About 600 of the most vulnerable residents in the James Bay community of Kashechewan are set to leave Thursday morning in the first phase of the evacuation.
Chief Derek Stephen said the plan is to have all 1,900 residents leave at different times in the next week or so.
This is the fourth consecutive year the First Nation has had to be evacuated.
"It's a pretty rough time of the year for our community — especially for the children that are displaced every year from our education system," Stephen told The Canadian Press from Kashechewan.
"We're only graduating one student this year and at a normal year we graduate between 10 to 14 students."
Stephen said the dike is old, inadequate and a recent engineering assessment showed it is at a "horrible risk of collapsing."
The first wave of residents are set to temporarily move to Kapuskasing, Hearst and Smooth Rock Falls.
Last year, Stephen said, the community spent $21 million on the evacuation, let alone the millions spent on repairs afterward. And much of the community had to live elsewhere for about a month.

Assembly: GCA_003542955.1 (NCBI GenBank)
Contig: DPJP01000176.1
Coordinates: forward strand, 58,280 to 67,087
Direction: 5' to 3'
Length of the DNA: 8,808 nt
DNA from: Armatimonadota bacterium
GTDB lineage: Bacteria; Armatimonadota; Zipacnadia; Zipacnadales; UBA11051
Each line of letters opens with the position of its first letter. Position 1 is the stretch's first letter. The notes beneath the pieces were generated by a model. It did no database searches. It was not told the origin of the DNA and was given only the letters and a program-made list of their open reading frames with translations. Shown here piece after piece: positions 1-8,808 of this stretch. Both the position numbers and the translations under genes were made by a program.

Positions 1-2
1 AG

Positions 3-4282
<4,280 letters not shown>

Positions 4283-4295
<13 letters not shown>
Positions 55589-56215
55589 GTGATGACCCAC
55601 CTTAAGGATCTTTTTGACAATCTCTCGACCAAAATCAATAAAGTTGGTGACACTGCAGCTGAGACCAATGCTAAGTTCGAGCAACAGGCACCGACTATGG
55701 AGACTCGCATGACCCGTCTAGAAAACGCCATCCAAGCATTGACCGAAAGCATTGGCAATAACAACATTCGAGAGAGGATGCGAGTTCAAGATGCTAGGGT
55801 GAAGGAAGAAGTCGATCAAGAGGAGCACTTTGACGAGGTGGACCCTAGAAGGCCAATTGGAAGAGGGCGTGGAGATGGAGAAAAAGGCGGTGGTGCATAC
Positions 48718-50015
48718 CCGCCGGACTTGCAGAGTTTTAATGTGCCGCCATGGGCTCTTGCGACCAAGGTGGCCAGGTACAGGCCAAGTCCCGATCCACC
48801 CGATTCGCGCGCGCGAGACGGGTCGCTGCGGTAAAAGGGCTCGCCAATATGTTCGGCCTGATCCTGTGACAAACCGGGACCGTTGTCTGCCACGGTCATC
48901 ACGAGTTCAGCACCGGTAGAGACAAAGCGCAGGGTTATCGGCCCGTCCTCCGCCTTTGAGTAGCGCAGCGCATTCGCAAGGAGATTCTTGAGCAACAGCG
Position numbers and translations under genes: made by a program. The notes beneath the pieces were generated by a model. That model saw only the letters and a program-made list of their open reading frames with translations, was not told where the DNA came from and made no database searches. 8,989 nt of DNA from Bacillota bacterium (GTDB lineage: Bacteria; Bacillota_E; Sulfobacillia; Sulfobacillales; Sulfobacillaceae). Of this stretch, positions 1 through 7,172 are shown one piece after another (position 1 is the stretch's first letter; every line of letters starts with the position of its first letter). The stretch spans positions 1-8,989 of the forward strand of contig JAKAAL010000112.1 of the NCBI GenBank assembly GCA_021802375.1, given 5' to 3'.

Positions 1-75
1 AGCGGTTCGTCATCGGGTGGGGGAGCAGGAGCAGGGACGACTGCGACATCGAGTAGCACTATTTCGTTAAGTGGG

A weary Stephen said it's time to move the entire community to higher ground so they don't have to do this every spring when the ice thaws and the powerful Albany River rises.
"We cannot continue to live this way," he said.
"The rest of society lives without fear of flooding each year — we just want the same stability in our lives as everyone else."
Charlie Angus, the MP whose riding of Timmins—James Bay includes the flood-prone area, blamed the federal government in a Twitter post.
Conservatives "fail Kashechewan again. Dike wall unsafe, water rising. Government stalled on repairs until too late," he tweeted.
Angus could not be immediately reached for further comment.
Stephen said the evacuation was set to begin next week but has been moved up because the waters are rising much faster than anticipated.
— By Liam Casey in Toronto